The significance of the black rose in 'Fragrance of Roses' by Peter Carey
'The locals will now tell you that when they visited the old man's glasshouse, they discovered the most beautiful rose that anyone could ever dream of. It was twice the size of a man's fist and was almost black in colour, with just the faintest hint of red in its velvety petals.'
Fragrance of Roses is about a pitiful foreign old man who had lived in a poor village for twenty-five years. His only work was breeding roses in a glasshouse behind his house. After two Israeli agents arrested him, the villagers who disliked him openly finally discovered his past as the former commandant of Auschwitz and his beautiful black rose, which became their prized possession…show more content… Black roses are not of a naturally occurring specie of roses, they are hybrid plants that have been genetically manipulated by cross breeding programs. Now, the hybrid property of the rose was the factor that cemented my idea that it is a representation of the old man rather than Auschwitz. The hybrid property suggests the co-existence of innocence and evil in him. At the beginning of the story, we feel pity for the old man, who is friendless and dislikes in the community. However, by the end, when we discover his past as the former commandant of Auschwitz, he is no longer the pitiful victim in the reader's eyes, instead he is the antithesis to a victim, and in my view, a heartless murderer.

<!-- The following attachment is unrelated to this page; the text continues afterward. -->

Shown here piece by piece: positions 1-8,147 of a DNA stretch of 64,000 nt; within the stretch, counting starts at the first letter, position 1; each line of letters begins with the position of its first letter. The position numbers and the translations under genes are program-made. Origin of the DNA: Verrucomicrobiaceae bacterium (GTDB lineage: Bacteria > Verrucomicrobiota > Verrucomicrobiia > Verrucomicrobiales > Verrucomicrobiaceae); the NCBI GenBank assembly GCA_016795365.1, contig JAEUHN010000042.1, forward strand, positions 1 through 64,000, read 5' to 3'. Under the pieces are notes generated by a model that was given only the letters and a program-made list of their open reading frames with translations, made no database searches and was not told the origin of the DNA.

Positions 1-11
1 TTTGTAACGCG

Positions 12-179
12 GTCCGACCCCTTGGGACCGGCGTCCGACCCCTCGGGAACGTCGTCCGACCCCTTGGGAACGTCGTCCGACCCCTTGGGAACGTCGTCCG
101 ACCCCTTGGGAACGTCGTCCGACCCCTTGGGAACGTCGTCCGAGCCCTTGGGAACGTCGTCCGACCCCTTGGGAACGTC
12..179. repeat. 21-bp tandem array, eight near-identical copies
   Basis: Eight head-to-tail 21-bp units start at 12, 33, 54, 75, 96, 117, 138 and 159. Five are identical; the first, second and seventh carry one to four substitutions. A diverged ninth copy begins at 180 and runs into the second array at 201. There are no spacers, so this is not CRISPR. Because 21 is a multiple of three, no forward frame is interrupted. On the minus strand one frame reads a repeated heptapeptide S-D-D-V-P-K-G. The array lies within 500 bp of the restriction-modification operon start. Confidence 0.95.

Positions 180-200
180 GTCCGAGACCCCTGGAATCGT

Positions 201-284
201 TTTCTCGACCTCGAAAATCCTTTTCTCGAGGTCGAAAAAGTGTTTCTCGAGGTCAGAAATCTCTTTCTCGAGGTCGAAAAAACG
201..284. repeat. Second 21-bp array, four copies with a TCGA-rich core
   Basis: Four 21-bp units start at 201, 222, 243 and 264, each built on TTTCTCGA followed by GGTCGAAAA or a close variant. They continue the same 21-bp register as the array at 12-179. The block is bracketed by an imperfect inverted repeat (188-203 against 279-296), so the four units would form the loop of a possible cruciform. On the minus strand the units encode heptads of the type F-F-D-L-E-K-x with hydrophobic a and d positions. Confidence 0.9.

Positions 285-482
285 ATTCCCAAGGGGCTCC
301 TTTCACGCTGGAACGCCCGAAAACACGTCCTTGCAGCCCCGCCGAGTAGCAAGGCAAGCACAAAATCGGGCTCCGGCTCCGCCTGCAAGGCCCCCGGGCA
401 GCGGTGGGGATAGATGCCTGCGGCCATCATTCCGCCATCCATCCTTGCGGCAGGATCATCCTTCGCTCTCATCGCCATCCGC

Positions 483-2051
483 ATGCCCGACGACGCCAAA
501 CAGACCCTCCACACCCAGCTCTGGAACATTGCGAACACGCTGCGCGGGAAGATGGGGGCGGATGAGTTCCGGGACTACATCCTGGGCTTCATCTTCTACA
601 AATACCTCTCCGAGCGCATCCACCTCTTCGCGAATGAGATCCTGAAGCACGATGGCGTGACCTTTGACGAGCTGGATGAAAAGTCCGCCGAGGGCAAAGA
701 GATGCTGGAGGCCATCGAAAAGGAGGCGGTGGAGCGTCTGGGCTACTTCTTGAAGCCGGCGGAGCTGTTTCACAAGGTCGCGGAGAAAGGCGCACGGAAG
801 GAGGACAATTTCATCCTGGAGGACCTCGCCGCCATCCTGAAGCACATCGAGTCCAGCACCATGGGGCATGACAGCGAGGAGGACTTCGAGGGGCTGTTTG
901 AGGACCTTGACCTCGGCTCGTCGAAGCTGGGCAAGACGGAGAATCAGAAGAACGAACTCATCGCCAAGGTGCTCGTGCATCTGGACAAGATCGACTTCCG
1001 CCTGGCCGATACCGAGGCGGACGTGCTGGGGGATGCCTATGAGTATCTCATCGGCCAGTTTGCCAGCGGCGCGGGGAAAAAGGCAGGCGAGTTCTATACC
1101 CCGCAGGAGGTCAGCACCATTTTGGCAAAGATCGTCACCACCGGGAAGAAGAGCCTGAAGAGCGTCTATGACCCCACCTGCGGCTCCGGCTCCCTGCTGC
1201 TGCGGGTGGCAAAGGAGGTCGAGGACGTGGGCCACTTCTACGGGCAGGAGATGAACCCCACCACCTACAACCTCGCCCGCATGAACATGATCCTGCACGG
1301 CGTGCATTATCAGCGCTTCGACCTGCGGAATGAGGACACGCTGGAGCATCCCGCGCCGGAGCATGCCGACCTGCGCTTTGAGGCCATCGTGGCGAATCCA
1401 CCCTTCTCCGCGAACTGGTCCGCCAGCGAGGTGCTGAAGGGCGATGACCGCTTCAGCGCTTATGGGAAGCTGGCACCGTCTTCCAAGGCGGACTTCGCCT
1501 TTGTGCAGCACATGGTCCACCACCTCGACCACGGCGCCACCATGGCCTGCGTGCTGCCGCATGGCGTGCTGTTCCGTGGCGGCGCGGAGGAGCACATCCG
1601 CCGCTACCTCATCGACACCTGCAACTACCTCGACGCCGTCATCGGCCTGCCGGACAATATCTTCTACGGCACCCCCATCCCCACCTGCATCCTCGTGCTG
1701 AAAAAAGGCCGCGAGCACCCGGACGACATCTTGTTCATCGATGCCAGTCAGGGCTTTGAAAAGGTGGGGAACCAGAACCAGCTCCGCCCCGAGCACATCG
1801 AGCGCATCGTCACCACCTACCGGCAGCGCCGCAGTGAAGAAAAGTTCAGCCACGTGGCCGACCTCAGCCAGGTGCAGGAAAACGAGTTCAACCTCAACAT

Essentially, the rose is a inner reflection of the old man, alike to the portrait of Dorian Grey, in the novel, 'The Picture of Dorian Grey', by Oscar wilde. While Dorian remain youthful and beautiful, his portrait is hideous like his corrupt morals. And in 'Frangrance of Roses', while the old man's physical appearance seems pitiable, his corrupt morals and past is revealed in the dark, omnious colouring of the rose.
'Fragrance of roses' consists of many ironies. The first one is actually the